The latitude measures how close to the poles or equator a point is along a meridian, and is represented as angle from −90° to +90°, where 0° is the equator. The common or geographic latitude is the angle between the equatorial plane and a line that is normal to the reference ellipsoid. Depending on the flattening, it may be slightly different from the geocentric latitude, which is the angle between the equatorial plane and a line from the center of the ellipsoid. For non-Earth bodies the terms planetographic and planetocentric are used instead. A surface normal, or just normal to a flat surface is a three-dimensional vector which is perpendicular to that surface. ...

The coordinates of a geodetic point are customarily stated as geodetic latitude and longitude, i.e., the direction in space of the geodetic normal containing the point, and the height h of the point over the reference ellipsoid. If these coordinates, i.e., latitude $phi,!$, longitude $lambda,!$ and height h, are given, one can compute the geocentric rectangular coordinates of the point as follows:

$X_t=[N+h]cos(phi)cos(lambda);,!$
$Y_t=[N+h]cos(phi)sin(lambda);,!$
$Z_t=[cos(o!varepsilon)^2N+h]sin(phi);,!$

where

$N=N(phi)=frac{a}{sqrt{1-(sin(phi)sin(o!varepsilon))^2}},!$

is the radius of curvature in the prime vertical. Curvature is the amount by which a geometric object deviates from being flat. ... In astronomy and astrology, the prime vertical is the vertical circle passing east and west through the zenith, and intersecting the horizon in its east and west points. ...

In contrast, extracting $phi,!$, $lambda,!$ and h from the rectangular coordinates usually requires iteration: It has been suggested that this article or section be merged with Guess value. ...

Letting $phi_c=arctan(sec(o!varepsilon)^2tan(psi_t));,!$,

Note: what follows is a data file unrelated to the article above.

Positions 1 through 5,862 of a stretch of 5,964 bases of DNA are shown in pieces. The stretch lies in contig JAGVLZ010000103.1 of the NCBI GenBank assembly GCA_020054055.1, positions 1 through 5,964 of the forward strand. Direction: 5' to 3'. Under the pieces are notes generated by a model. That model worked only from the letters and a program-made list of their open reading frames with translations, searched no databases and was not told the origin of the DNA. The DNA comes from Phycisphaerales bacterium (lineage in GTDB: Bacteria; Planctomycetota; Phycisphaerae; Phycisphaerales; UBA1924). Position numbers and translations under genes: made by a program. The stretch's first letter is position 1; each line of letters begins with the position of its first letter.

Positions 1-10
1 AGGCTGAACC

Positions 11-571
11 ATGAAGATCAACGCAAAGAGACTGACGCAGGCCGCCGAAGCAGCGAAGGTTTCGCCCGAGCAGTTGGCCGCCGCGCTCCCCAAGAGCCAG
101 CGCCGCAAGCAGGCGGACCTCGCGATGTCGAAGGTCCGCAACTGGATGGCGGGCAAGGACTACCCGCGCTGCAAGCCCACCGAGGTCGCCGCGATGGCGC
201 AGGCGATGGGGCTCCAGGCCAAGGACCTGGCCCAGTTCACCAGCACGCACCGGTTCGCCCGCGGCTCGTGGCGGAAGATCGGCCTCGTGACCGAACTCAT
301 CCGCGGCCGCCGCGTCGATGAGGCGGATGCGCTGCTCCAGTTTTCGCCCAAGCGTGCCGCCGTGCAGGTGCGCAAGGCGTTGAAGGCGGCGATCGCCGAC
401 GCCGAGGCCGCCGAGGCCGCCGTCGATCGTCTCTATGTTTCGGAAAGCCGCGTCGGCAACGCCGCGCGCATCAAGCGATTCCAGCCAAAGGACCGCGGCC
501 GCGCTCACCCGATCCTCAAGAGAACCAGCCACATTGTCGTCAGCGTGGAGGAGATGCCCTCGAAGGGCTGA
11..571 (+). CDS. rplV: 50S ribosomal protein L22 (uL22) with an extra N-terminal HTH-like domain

` $phi_p=phi_c:;phi_c=arctan!left(frac{qquad;;a^2Z_tquad,+frac{1}{4}[N(phi_p)sin(phi_p)]^3sin(2o!varepsilon)^2}{!!!!!a^2sqrt{X_t^2+Y_t^2},-[N(phi_p)cos(phi_p)]^3sin(o!varepsilon)^2}right);,!$ Repeat until $phi_c=phi_p,!$: $phi=phi_c.,!$ `

Or, introducing the geocentric, $psi,!$, and parametric, or reduced, $beta,!$, latitudes: Latitude, usually denoted symbolically by the Greek letter phi, , gives the location of a place on Earth north or south of the equator. ...

$psi_t=arctanleft(frac{Z_t}{sqrt{X_t^2+Y_t^2}}right);$ and $beta_c=arctan(sec(o!varepsilon)tan(psi_t));,!$,
` $phi_p=phi_c:;phi_c=arctan!left(frac{qquad,Z_tqquad+bsin(beta_c)^3tan(o!varepsilon)^2}{sqrt{X_t^2+Y_t^2};-acos(beta_c)^3sin(o!varepsilon)^2}right);,!$ $beta_p=beta_c:;beta_c=arctanleft(cos(o!varepsilon)tan(phi_c)right);;,!$ Repeat until $phi_c=phi_p,!$ and $beta_c=beta_p,!$: $phi=phi_c;quadbeta=beta_c;quadpsi=arctan(cos(o!varepsilon)tan(beta)).,!$ `
Once $phi,!$ is determined, then h can be isolated:
$h=sec(phi){color{white}dot{{color{black}sqrt{X_t^2+Y_t^2}}}}-N;=;csc(phi)Z_t-cos(o!varepsilon)^2N,,!$
${}_{color{white}8.}=cos(phi){color{white}dot{{color{black}sqrt{X_t^2+Y_t^2}}}},+,sin(phi)left[Z_t+sin(o!varepsilon)^2Nsin(phi)right]-N.,!$

## Common reference ellipsoids for the Earth

Currently the most common reference ellipsoid used, and that used in the context of the Global Positioning System, is WGS 84. WGS 84 is the 1984 revision of the World Geodetic System. ...

Traditional reference ellipsoids or geodetic datums are defined regionally and therefore non-geocentric, e.g., ED50. Modern geodetic datums are established with the aid of GPS and will therefore be geocentric, e.g., WGS 84. It has been suggested that this article or section be merged with Geodetic system. ... ED 50 (European Datum 1950) is a geodetic datum which was defined after World War II for the international connection of geodetic networks. ... Over fifty GPS satellites such as this NAVSTAR have been launched since 1978. ...

The following table lists some of the most common ellipsoids: